The normal rule is that Supreme Court nominees do not give speeches or interviews to the media. But, then, the normal rule is also that the Senate does not block a highly respected and previously easily confirmed nominee a few minutes after the announcement of the nomination. Actually the normal rule is that Senate does not block even a relatively lowly-respected nominee who has never been confirmed to a Federal Court before.
So, Politico reports, today Garland did give a speech
Making an unannounced appearance at an annual breakfast that the federal courts hold to salute Washington law firms active in pro bono work, the veteran jurist paid tribute to lawyers who contribute time to public causes and he linked that work to his own biography. It’s the kind of address that’s relatively common for a sitting judge to make, but one that previous high-profile court nominees have studiously avoided.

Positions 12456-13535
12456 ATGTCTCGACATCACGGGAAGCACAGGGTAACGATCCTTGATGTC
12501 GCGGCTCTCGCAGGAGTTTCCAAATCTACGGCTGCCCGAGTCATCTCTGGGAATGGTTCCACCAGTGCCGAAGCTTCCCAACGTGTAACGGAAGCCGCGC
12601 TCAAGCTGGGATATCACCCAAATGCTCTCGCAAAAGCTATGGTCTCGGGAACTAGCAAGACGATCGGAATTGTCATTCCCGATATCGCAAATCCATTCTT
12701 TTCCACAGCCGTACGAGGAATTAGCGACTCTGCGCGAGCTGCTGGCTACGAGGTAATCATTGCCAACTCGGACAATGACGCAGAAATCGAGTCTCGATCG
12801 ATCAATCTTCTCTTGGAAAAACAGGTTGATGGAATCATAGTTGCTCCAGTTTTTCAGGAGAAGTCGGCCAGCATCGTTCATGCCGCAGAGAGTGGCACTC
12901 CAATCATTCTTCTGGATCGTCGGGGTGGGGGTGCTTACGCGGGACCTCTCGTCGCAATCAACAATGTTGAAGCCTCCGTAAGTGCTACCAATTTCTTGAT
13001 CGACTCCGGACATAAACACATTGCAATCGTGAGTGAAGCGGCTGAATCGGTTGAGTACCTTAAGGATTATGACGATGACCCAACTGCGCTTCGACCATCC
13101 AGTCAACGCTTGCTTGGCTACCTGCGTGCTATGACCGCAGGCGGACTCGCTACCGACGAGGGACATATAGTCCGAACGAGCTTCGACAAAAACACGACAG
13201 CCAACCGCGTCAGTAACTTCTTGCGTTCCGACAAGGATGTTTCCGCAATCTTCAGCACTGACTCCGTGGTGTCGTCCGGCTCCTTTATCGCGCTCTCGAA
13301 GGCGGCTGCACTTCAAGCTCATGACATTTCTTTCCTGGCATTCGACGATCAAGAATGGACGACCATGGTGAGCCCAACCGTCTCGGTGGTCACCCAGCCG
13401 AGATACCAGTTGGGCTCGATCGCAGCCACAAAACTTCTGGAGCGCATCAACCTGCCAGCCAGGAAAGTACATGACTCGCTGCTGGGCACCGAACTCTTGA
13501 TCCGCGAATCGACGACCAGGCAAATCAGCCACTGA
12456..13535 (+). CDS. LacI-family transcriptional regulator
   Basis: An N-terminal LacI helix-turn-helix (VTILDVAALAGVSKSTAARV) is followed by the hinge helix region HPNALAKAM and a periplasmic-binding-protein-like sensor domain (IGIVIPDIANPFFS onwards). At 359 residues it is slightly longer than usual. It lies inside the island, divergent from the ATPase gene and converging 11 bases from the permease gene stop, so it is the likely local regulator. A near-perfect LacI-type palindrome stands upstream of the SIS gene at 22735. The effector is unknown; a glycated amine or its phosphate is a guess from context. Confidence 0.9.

In a roughly five-minute speech to about 100 lawyers and judges gathered in the atrium of the federal courthouse in the shadow of the Capitol, Garland said “their and your commitment to public service and the law is the same commitment that has shaped the choices that I have made throughout my career.”
He added that by “helping to provide access to justice for the underprivileged all of you are helping to shore up the rule of the law that is the foundation of a just society.” (Bold added.)
I very much doubt that any prior nominee to the Court has publicly used the phrase “access to justice,” and I hope that the White House judgement that this is an appropriate message reflects the fact that access to justice is a broadly bipartisan issue.
P.S. It is surely worth mentioning that Garland was present (but did not speak) at the previously mentioned LSC Reception at the Supreme Court on Tuesday Evening.